In 4-2 Vote, WeHo Planning Commission Declines to Endorse 8899 Beverly Project

After a lengthy public hearing that attracted more than 50 speakers, the West Hollywood Planning Commission declined tonight to support a controversial proposal to redevelop 8899 Beverly Blvd.

In a four-to-two vote, the Commission adopted a recommendation by city planners to reject the proposal, which would nearly double the size of the existing ten-story building.

The developer, a partnership of Townscape Partners of Beverly Hills and Angelo Gordon & Co. of New York City, has proposed expanding the building on its north, east and west sides and converting the existing office space to 55 condominium units. It also has proposed converting a third-floor parking garage into offices and ten apartments for low-income tenants. Under state law, developers are able to get waivers for certain restrictions on a building’s size by including housing for low-income people in their plans.

The developer also has proposed building nine single-family houses along Rosewood Avenue to the north of the 8899 Beverly building and constructing a recreation center with a swimming pool and four apartments for low-income people along Rosewood.

The 8899 Beverly building, which now mostly houses offices, was constructed in 1962, 22 years before West Hollywood was incorporated as a city. Because of its size — 90,000 square feet on 1.7 acres — the building doesn’t comply with the city’s General Plan, a overall development plan that was adopted in 2011 after many public hearings or the zoning for the area.

8899 Beverly sits within a commercial zone where buildings are limited to three stories in height. Zoning for the area also limits buildings to no more than 1.5 square feet of floor space for each square foot of property on which the building sits. The existing building has 3.3 square feet of floor space for each square foot of property. With the proposed expansion it would have 6.1 square feet of floor space for each square foot of land.

The developer sought a way around that restriction by asking city to let it combine the 8899 Beverly lot, zoned for commercial use, with the land along Rosewood Avenue, zoned for residential use. By combining the land on which the massive 10-story building sits with land on which it proposed to builder smaller houses, the developer could argue that the overall project had only 2.8 square feet of space per square foot of land.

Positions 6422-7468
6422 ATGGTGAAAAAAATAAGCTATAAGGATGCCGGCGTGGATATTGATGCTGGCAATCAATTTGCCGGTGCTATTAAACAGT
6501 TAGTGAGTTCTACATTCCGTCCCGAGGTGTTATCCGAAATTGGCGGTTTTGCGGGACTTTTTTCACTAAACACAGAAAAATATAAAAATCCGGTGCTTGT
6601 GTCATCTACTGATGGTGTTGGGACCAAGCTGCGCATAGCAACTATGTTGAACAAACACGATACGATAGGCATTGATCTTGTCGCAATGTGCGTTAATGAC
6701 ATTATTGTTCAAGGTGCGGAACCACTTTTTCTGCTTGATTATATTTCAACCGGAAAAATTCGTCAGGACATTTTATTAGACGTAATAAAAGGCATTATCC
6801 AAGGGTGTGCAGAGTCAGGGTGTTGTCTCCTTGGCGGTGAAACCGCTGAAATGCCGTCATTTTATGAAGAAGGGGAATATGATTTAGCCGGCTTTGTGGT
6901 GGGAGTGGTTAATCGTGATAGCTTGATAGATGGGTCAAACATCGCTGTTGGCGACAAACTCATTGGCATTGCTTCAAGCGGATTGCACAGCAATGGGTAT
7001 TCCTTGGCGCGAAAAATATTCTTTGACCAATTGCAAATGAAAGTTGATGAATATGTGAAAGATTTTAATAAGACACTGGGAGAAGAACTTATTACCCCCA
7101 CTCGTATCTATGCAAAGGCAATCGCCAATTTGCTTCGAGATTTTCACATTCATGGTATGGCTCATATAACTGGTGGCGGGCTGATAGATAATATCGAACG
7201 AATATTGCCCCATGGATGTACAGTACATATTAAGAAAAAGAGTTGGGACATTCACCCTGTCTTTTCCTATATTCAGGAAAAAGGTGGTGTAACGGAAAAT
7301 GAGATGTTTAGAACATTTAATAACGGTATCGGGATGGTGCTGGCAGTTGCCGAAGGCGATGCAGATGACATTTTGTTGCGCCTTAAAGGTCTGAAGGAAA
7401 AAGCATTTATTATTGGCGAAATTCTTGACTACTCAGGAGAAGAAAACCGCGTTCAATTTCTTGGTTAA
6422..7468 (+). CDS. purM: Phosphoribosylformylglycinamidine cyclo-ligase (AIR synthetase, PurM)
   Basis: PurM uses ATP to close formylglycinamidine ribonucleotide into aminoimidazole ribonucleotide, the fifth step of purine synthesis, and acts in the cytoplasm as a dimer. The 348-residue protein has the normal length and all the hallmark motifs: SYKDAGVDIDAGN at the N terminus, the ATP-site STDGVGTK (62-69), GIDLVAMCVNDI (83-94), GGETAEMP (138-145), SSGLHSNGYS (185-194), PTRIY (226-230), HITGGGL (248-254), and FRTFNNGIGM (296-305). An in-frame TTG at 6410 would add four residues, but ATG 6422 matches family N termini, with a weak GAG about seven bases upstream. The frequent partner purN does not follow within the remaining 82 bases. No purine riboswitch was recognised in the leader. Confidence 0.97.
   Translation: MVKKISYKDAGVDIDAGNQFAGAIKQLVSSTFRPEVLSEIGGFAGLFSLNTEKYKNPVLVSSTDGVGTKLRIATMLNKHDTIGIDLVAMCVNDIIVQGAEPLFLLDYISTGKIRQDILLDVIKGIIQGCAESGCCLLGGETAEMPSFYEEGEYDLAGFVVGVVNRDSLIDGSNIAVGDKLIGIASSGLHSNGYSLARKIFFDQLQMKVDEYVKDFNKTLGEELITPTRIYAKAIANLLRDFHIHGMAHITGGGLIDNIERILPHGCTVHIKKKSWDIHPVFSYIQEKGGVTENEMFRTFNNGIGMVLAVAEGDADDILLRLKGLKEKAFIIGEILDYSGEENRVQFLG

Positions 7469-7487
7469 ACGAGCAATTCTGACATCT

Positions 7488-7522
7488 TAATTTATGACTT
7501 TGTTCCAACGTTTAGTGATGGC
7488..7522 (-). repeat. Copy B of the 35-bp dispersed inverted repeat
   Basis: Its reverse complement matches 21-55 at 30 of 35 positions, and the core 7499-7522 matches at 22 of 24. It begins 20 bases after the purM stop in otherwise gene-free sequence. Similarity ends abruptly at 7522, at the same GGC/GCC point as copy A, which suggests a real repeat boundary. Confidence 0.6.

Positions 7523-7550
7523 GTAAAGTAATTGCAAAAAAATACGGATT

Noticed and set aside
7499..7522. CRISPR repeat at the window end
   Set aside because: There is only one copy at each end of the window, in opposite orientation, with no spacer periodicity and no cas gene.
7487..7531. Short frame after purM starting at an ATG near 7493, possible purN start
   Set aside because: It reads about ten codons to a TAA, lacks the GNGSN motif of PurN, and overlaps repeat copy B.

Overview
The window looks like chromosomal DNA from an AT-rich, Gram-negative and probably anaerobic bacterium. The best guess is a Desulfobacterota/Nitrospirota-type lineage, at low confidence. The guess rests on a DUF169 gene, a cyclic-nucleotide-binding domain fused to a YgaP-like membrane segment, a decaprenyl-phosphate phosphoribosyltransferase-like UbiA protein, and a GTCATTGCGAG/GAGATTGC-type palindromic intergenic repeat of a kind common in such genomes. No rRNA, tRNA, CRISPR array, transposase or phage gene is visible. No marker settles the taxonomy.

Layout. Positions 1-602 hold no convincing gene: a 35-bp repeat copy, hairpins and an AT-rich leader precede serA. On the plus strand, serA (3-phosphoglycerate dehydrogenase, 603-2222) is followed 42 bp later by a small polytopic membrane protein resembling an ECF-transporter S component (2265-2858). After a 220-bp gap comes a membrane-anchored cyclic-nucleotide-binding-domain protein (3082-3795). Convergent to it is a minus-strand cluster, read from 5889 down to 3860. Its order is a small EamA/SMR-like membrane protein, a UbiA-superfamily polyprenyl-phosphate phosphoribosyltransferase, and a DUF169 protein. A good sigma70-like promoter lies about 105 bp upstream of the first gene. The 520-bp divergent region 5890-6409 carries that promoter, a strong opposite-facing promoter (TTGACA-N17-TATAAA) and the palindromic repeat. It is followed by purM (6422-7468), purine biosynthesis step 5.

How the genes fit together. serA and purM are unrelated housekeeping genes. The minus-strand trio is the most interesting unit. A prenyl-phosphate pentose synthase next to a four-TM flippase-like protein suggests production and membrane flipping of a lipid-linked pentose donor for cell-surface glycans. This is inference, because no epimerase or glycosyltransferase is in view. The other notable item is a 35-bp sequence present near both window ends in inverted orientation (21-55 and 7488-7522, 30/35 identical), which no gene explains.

The proposal discussed by the Planning Commission tonight was significantly different from an earlier proposal that had called for construction of townhouses along Rosewood. Residents of the nearby neighborhood objected that townhouses were out of character with an area of single-family homes. Also, the developer backed away on Wednesday from a controversial plan to deny low-income tenants access to the swimming pool, which some of them would have been able to view from their apartments.

That “poor door” policy has been the subject of heated debate in other cities where low-income tenants living in subsidized housing have been denied access to amenities offered to their wealthier neighbors. The city’s Community Development Department objected to that segregation, arguing that it wasn’t in keeping with the values of West Hollywood. On Wednesday, the developer agreed to let all residents have access to the same amenities

Even though the developer stepped back from that policy, it continued to draw criticism at tonight’s hearing.

“In WeHo, we don’t treat our less fortunate like second class citizens,” said Lauren Meister, a former Planning Commission member who is a candidate in the 2015 election for the West Hollywood City Council. “We don’t like to be bullied, and we don’t want our General Plan to be up for sale.”

Jimmy Palmieri, a member of the city’s Human Services Commission, complained to the Commission that an internet search showed many stories linking West Hollywood with the “poor door” policy.

Major support for the proposed development came from the West Hollywood Design District, which represents design-oriented businesses on Robertson and Beverly boulevards and Melrose Avenue.

Darren Gold, chairman of the Design District, said its 12-member board unanimously supported the redevelopment. He said it would revitalize “what now is a stagnant strip of Beverly…. It will produce a myriad of benefits to our district.”

Elizabeth Solomon of Mayfair House also spoke in support of the project, saying it would add life to that part of Beverly Boulevard. Genevieve Morrill, president of the West Hollywood Chamber of Commerce, also asked the Planning Commission to endorse the development.

The primary opponents of the project were residents of the neighborhood of single-family homes to the north of the property. They gathered more than 1,000 names on a petition to oppose it. While several said they supported the developer’s goal of rehabilitating the facade of 8899 Beverly, they objected to the overall size of the project.

Commissioner Marc Yeber stressed that he and other commissioners were in favor of the developer’s proposal to adapt the 22-year-old building for new uses and were happy with its decision to grant access to amenities to all residents. But Yeber and Commissioners Heidi Shink, Sue Buckner and Donald DeLuccio objected to the massive size of the project and the fact that it contradicted a development plan adopted by the city only three years ago.

The Commission’s decision will be conveyed to the City Council, which has the final say on the matter. The developer needs the Council’s approval because it is asking the city to amend its general plan and change the zoning of the area to permit the expansion of the building.

The seven-member Planning Commission is appointed by the City Council, with each of the five Council members making an appointment and two Planning Commissioners named by the Council at large. The Planning Commissioners who voted in support of the 8899 Beverly project were John Altschul, appointed by Mayor John D’Amico, and Commission Chairman Roy Huebner, appointed by Councilmember John Duran. Commission member David Aghaei, appointed by Councilmember John Heilman, wasn’t present at tonight’s meeting.